We have an amazing opportunity ahead at Kyndryl to create a company brand that will stand apart in the market by leading with our people first. Once we are an independent company, each Kyndryl employee will advance the vital systems that power human progress. Our people are devoted, restless, empathetic, and anticipatory – key qualities needed as we build on existing customer relationships and cultivate new ones. Our people are at the heart of this business and I am deeply hopeful and excited for our future.
What experiences have helped prepare you for this new opportunity?
I’ve had a very rich and diverse career history at IBM that has lasted 25+ years. I started out in sales but landed explored opportunities at IBM in different roles, business units, geographies, and functions. Marketing and business are my passions and I landed on Marketing because it allowed me to utilize both my left and right brain, bringing together art and science. In college, I was no tonly a business major, but an art major. I love marketing because I can leverage my extensive knowledge of business, while also being able to think openly and creatively.
The opportunities I was given during my time at IBM and my natural curiosity have led me to the path I’m on now and there’s no better next career step than a once-in-a-lifetime-opportunity to help launch a company. The core of my role at Kyndryl is to create a culture centered on our people and growing up in my career at IBM has allowed me to see first-hand how to prioritize people and ensure they are at the heart of progress in everything Kyndryl will do.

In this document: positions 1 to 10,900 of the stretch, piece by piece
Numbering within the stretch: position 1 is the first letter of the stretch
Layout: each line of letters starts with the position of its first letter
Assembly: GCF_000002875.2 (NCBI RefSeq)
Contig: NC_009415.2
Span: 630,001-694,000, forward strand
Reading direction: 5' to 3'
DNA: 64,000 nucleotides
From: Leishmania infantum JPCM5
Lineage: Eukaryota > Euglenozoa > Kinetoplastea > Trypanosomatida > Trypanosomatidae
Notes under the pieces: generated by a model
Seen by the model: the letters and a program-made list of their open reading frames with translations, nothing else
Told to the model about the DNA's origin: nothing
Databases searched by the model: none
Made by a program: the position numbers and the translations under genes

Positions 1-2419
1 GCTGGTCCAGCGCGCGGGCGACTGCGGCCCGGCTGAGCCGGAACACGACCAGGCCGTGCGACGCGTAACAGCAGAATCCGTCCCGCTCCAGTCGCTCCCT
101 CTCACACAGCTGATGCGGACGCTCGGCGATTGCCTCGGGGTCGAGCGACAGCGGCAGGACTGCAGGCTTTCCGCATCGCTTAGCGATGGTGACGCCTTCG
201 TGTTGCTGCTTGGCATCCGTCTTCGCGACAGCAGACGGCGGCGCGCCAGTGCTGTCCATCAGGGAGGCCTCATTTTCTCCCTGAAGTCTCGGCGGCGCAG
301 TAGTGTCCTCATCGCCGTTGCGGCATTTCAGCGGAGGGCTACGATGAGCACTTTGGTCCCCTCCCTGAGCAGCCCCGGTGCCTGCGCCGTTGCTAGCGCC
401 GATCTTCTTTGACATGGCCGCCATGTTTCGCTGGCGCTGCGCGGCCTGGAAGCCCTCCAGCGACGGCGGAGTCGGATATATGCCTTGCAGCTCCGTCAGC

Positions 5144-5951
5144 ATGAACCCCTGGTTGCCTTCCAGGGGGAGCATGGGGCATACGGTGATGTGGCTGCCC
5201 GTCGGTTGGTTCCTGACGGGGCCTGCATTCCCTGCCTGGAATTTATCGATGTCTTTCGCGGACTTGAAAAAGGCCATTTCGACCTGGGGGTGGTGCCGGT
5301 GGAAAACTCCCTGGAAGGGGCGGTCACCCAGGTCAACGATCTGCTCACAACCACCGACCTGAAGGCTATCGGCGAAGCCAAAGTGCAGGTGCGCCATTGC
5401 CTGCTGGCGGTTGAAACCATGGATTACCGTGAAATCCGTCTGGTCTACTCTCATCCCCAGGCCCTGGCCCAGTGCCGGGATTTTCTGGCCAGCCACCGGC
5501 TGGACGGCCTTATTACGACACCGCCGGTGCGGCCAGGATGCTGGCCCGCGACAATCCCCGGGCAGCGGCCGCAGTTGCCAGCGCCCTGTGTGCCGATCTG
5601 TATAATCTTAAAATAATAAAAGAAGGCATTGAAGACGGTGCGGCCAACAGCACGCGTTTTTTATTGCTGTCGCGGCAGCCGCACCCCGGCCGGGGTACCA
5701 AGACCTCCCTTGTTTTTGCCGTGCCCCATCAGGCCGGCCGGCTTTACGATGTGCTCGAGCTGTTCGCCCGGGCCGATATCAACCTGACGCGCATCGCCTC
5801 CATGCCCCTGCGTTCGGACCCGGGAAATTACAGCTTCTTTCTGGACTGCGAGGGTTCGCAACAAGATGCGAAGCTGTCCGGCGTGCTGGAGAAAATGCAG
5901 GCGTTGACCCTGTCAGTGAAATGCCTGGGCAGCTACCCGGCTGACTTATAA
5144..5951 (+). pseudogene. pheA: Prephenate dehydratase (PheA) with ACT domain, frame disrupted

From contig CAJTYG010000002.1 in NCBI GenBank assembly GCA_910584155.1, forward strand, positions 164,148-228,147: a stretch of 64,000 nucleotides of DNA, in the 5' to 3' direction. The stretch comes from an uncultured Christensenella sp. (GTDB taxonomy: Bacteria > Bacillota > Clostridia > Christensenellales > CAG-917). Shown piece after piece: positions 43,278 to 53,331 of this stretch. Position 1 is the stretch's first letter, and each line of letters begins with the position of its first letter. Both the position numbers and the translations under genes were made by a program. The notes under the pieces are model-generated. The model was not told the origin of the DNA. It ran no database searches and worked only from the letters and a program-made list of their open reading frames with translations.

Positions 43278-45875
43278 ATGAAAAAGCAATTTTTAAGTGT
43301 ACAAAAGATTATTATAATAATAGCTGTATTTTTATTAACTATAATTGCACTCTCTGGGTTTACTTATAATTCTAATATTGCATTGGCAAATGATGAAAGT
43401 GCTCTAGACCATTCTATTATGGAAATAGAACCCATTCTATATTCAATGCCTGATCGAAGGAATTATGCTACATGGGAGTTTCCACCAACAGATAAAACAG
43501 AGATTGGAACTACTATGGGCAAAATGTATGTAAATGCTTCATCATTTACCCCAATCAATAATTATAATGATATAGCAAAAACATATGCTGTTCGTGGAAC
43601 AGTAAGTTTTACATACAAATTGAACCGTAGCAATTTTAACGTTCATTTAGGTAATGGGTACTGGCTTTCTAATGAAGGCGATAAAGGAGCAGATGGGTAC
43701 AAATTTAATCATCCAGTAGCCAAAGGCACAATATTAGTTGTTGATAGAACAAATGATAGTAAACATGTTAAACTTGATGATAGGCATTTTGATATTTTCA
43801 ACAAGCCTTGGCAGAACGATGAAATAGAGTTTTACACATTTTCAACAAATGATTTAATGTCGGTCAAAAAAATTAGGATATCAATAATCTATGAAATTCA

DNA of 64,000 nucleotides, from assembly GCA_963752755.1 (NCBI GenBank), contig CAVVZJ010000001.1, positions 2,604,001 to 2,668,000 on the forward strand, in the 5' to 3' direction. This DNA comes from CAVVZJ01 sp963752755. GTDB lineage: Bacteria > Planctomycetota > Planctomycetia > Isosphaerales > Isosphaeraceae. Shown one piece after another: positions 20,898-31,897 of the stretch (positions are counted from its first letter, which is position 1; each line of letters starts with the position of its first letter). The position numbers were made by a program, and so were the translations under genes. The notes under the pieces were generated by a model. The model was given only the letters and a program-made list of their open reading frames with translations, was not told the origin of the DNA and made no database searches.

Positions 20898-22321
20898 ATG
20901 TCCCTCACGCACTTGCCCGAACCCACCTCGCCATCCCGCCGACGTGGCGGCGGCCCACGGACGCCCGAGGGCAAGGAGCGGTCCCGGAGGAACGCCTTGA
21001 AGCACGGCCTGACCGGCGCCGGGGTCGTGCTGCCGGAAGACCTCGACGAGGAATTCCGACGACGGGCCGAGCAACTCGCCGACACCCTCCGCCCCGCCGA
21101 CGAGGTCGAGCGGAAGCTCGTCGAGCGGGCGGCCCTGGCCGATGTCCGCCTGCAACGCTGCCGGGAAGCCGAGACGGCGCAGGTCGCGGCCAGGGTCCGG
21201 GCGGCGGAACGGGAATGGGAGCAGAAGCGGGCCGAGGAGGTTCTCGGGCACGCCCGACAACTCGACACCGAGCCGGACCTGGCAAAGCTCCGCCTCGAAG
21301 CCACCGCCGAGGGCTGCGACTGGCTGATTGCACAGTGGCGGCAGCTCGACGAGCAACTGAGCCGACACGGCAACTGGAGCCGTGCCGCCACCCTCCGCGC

How would you describe your leadership style?
I believe that people aren't your greatest assets, they are your only assets. My platform and background for leadership has always been grounded in authenticity to who I am and centered on diversity and inclusion. I immigrated to the US from Chile when I was 10 years old and so I know the power and beauty that comes from leaning into what makes you different from other people, and that's what I want every person in my marketing organization to feel – the value in bringing their most authentic self to work every day. The way our employees feel when they show up for themselves authentically is how they will also show up for our customers, and strong relationships drive growth.